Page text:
Due to the difficulty she faced breaking into a male-dominated industry, Murphy often simply went by an abbreviated version of her name, “Brian” and talked in a deep voice on the phone. She also sometimes simply listed her initials “G.B.” in order to avoid revealing that she was a woman so that she could land jobs.

In 1980, Geraldine Brianne Murphy became the first female member of the American Society of Cinematographers. At this time, she was also the only female cinematographer for a major studio picture, Fatso.

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#6 Ava DuVernay (1972-present): First Black American Female Director to receive a Golden Globe Nomination

Ava DuVernay, best known for directing Selma, was the first black female director to receive a Golden Globe nomination. Despite this great achievement, it was a tremendous disappointment and outrage when she was not nominated for the Oscar as the director of Selma. In order to champion films made for African American audiences, DuVernay founded the DuVernay Agency. Furthermore, she co-founded the African American Film Festival Releasing Movement.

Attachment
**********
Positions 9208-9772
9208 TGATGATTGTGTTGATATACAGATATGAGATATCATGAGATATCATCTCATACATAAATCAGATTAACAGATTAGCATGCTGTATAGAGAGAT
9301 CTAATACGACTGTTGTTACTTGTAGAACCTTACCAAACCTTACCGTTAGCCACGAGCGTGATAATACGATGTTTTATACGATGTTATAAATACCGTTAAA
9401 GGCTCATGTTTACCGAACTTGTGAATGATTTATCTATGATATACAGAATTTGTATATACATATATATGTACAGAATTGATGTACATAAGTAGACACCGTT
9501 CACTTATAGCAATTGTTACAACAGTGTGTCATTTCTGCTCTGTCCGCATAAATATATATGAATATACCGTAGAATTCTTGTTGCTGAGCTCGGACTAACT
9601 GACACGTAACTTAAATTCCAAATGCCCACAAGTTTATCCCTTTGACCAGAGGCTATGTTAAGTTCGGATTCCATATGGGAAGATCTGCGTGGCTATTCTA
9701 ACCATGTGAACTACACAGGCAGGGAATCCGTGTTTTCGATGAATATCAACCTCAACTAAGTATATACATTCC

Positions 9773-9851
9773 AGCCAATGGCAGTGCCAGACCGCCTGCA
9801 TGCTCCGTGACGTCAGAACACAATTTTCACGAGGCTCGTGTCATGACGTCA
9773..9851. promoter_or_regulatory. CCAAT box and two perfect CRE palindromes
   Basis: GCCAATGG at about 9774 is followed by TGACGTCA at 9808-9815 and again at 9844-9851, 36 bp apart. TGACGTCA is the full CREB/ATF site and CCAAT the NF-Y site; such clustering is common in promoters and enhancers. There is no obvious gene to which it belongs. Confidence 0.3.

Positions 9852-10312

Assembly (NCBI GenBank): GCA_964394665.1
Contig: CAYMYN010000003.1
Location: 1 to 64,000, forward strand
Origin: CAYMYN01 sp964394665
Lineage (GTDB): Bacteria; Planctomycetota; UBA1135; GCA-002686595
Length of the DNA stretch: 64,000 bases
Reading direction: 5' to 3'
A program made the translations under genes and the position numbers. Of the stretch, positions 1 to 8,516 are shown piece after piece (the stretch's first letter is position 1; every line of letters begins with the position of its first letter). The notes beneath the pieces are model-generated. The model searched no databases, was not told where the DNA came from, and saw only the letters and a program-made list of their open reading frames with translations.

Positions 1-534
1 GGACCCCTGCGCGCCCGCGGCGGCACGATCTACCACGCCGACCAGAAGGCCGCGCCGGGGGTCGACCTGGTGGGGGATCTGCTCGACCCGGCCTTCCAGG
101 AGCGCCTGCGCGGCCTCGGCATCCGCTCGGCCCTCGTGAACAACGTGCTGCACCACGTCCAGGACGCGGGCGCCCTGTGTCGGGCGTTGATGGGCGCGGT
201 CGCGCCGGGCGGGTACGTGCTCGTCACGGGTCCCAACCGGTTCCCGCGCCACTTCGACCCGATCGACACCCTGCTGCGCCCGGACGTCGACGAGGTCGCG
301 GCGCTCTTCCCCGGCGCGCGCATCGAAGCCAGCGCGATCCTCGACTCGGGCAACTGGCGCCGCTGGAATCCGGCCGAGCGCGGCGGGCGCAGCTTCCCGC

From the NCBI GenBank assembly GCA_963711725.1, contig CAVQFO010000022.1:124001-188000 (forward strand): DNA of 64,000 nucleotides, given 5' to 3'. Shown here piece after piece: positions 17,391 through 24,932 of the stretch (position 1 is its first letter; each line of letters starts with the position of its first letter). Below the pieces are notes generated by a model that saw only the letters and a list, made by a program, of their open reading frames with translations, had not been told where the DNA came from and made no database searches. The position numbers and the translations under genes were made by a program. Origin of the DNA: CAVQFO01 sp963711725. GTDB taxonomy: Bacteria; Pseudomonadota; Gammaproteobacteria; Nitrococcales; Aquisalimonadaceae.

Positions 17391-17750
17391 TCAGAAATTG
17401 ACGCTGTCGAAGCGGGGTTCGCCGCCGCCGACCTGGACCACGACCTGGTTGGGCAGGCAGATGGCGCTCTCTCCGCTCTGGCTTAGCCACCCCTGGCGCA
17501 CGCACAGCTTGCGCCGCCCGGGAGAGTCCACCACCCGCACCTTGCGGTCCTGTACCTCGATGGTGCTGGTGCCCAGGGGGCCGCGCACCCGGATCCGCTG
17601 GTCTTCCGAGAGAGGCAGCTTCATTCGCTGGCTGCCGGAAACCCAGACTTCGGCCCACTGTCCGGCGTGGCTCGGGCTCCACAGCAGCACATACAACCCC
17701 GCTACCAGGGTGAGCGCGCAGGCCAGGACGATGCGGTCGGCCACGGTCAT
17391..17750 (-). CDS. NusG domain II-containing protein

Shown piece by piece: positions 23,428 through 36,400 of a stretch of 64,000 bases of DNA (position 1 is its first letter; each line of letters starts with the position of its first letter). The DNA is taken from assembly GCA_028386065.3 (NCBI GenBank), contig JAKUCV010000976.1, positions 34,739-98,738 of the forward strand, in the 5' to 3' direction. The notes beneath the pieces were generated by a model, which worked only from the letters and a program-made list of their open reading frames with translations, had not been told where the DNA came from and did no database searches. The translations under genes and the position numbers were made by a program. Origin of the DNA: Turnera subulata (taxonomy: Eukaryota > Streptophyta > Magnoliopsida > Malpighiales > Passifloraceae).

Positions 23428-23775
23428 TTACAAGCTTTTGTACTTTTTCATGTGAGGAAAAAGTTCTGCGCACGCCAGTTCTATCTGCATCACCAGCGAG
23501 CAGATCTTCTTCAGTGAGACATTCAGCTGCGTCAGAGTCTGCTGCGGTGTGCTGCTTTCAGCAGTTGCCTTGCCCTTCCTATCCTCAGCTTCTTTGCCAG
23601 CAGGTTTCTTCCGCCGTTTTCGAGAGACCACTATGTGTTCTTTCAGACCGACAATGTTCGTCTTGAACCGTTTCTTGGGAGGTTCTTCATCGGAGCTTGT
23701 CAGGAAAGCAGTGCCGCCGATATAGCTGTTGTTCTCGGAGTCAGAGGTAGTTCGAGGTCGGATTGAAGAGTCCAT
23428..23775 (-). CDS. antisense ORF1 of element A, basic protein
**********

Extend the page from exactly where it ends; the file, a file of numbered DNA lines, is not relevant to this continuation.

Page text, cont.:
Manohla Dargis even coined the “DuVernay Test” to challenge Hollywood’s lack of diversity in films. Similar to the “Bechdel test”—to see if a film has gender equality by seeing if two of the female characters ever have a conversation where they don’t talk about men—the “DuVernay Test” sees if the BIPOC characters in films have fully realized lives that are separate from the white characters in the narrative. In other words, are they actually their own fully developed characters, or are they only there to serve as a backdrop for the white leads? While this term was originally seen as simply a light-hearted framing device, it is useful to put films under these types of tests so that we can actively work to ensure that all films are racially diverse.   

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#7 Melina Matsoukas (1981-present): A Champion of Diverse Stories